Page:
Tomorrow's HOPE

Disrupting the cycle of intergenerational violence

Camp HOPE, at first glance, is just like any other summer camp. Kids ages 7 to 17 come for one week in the summer, partaking in traditional camp activities like canoeing, rope climbing, and playing games. 

But all of the kids share one thing in common: they have been exposed to domestic violence.

Intergenerational violence

In 2019 alone, 15,809 children in Oklahoma were confirmed as victims of abuse, neglect, or both.

While this number is startlingly high, it still fails to account for children impacted through other types of exposure to abuse, violence, or other traumatic experiences in the household. And there are likely many cases that are left unreported.  With few outlets outside the home, this abuse is left to become the norm in their lives.

This interactive map displays child abuse and neglect confirmations by county in Oklahoma from 2009 – 2019.

Children who are victims of abuse or neglect are at a higher risk of suffering intimate partner violence, or perpetrating domestic violence later in life. This cycle is often referred to as intergenerational violence.

Many programs across the nation work to interrupt this cycle by empowering youth who have been exposed to domestic violence. This empowerment looks different in every program. Here in Tulsa, Camp HOPE works to provide an escape from the adult responsibilities placed on children’s shoulders.


Camp HOPE provides an opportunity for their campers to build self-confidence in a supportive community and have fun throughout.

Alongside their camp activities, kids are brought through HOPE curriculum specifically designed to show campers that their future can be better than the past, and they have a way to make that happen. This curriculum is based on hope theory, which emphasizes the perceived capability to derive pathways to desired goals.

Campers work on setting attainable goals, and many come to realize they are capable of achieving what they want. Helping these kids plan for a violence-free future is a critical step in their development.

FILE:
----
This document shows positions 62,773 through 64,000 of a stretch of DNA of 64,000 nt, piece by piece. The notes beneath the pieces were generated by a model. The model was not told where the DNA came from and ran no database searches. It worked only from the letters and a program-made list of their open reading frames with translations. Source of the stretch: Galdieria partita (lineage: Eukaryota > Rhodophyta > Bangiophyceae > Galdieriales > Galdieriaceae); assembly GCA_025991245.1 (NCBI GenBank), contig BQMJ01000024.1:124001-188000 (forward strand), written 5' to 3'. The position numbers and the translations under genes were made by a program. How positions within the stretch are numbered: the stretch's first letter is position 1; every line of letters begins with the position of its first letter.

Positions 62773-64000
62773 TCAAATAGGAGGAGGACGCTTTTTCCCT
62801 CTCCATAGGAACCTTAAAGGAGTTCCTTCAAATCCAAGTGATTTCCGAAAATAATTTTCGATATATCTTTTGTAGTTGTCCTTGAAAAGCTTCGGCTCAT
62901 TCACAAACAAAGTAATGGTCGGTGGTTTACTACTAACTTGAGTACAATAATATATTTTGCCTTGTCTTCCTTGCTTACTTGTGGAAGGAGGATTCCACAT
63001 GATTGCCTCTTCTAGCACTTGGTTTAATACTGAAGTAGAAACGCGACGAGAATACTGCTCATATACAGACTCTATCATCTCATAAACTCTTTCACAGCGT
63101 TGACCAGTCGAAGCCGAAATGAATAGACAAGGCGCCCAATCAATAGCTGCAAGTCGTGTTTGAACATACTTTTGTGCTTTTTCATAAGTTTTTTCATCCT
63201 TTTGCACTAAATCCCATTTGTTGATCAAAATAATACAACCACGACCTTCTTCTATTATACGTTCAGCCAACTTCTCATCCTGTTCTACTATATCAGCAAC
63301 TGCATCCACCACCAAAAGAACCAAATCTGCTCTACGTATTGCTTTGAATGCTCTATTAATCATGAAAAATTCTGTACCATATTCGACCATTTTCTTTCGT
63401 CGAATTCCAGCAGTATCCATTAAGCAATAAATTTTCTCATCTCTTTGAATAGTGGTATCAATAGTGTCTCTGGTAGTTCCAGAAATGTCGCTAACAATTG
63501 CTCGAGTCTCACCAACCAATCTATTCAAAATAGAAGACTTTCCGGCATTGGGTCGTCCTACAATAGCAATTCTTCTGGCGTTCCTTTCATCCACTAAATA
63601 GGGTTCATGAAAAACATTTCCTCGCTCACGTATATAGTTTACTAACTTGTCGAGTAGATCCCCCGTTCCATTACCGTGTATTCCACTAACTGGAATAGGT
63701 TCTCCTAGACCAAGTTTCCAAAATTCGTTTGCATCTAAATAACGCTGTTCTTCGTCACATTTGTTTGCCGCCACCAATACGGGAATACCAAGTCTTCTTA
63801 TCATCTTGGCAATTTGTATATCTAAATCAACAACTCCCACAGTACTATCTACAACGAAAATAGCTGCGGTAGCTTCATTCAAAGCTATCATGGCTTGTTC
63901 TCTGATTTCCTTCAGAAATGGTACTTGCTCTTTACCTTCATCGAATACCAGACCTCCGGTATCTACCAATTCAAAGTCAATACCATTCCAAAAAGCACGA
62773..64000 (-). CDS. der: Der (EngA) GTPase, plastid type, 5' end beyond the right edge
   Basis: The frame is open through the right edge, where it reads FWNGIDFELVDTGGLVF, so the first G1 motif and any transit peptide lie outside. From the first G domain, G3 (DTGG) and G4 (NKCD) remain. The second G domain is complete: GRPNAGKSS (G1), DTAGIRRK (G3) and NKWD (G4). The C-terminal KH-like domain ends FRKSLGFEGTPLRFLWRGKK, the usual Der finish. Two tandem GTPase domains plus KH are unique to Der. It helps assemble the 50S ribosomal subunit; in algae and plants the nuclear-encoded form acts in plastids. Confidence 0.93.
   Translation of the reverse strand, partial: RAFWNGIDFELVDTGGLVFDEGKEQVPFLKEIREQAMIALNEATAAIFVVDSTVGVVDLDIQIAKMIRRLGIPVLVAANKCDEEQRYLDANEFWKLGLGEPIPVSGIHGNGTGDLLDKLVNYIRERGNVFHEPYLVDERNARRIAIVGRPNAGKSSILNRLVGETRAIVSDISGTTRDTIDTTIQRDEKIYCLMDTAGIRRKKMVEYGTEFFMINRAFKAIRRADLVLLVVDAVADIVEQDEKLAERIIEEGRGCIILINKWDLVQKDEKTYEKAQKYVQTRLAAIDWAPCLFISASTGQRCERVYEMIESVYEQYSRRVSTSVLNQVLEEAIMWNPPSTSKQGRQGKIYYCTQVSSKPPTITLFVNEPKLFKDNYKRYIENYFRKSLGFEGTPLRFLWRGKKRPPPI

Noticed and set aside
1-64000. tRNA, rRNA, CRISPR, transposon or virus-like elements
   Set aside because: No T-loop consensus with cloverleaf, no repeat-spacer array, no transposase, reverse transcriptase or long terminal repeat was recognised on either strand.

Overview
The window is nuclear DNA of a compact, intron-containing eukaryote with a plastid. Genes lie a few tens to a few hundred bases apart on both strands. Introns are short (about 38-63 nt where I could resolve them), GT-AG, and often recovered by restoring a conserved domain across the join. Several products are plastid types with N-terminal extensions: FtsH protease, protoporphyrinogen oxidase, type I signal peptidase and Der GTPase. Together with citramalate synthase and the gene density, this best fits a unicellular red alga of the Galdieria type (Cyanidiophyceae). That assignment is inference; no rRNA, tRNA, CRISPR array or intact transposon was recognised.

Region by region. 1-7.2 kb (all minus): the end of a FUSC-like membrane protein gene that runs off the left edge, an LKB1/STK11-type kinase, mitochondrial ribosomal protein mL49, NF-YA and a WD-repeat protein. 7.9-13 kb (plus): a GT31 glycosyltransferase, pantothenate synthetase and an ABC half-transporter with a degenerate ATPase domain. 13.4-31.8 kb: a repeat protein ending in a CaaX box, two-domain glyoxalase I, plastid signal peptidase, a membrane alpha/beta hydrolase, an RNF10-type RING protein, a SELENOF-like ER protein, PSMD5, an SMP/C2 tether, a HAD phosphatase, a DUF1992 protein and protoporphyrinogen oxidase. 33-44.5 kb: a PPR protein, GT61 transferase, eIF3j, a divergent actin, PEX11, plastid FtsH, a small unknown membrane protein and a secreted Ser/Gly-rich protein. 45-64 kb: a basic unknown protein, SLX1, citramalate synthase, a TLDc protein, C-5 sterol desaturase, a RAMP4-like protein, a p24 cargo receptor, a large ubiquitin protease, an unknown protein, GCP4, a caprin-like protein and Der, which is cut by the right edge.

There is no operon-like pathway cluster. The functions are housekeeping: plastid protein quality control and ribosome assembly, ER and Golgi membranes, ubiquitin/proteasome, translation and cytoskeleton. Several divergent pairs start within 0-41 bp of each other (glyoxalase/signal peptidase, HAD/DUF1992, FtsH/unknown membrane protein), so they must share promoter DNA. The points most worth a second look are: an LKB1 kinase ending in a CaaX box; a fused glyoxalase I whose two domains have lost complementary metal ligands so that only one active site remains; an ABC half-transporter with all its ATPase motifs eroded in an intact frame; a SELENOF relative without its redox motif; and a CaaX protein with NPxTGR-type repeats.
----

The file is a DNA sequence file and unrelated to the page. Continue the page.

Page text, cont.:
Since intergenerational violence is cyclical, the end can be just as hard to find as how it began. Survivors often struggle with their mental health, sometimes dealing with anxiety, depression, and PTSD beginning at a young age.

Without proper support, the likelihood these conditions manifest in continuing the cycle of violence is high. HOPE curriculum is one intervention to stop the cycle early in its tracks.

In 2019 alone, 15,809 children in Oklahoma were confirmed as victims of abuse, neglect, or both.

After attending for one summer, campers are invited back every year afterwards until they turn 18, at no cost, so they always have a trusted space to return to.

But the community building does not necessarily stop at adulthood; campers can choose to return as volunteer mentors or paid staff. Counselors play an integral role in facilitating this community-based intervention. Through observations, counselors evaluate children’s character strengths throughout the week, on traits like hope, zest, grit, self-control, and optimism. From the beginning of the week until the end, all of these character strength measures increase significantly.

Not only do the counselors notice the differences, the campers themselves do too. Both self-reported hope and resiliency of campers have been shown to increase from before the camp, to after the week. And, these scores are shown to still increase when measured again at the 30-day follow-up.

These results show a promising outlook on Camp HOPE as a method to increase hope and resilience in its campers.

HOPE for tomorrow

Even though Camp HOPE marks a great step forward in disrupting the cycle of domestic violence present in Oklahoma, it is not an all-encompassing solution. Nor should it be.

Children exposed to domestic violence benefit greatly from interventions that extend over the long-term. We must step up and do our part at providing resources and sanctuary within our community, beginning with steps like these:

Tackling the psychosocial elements of intergenerational violence is challenging, but with community resources like Camp HOPE and other intervention strategies, Oklahoma is on its way to ending the cycle.

This analysis was created in partnership with the Family Safety Center. To learn more about their work, please visit their website at

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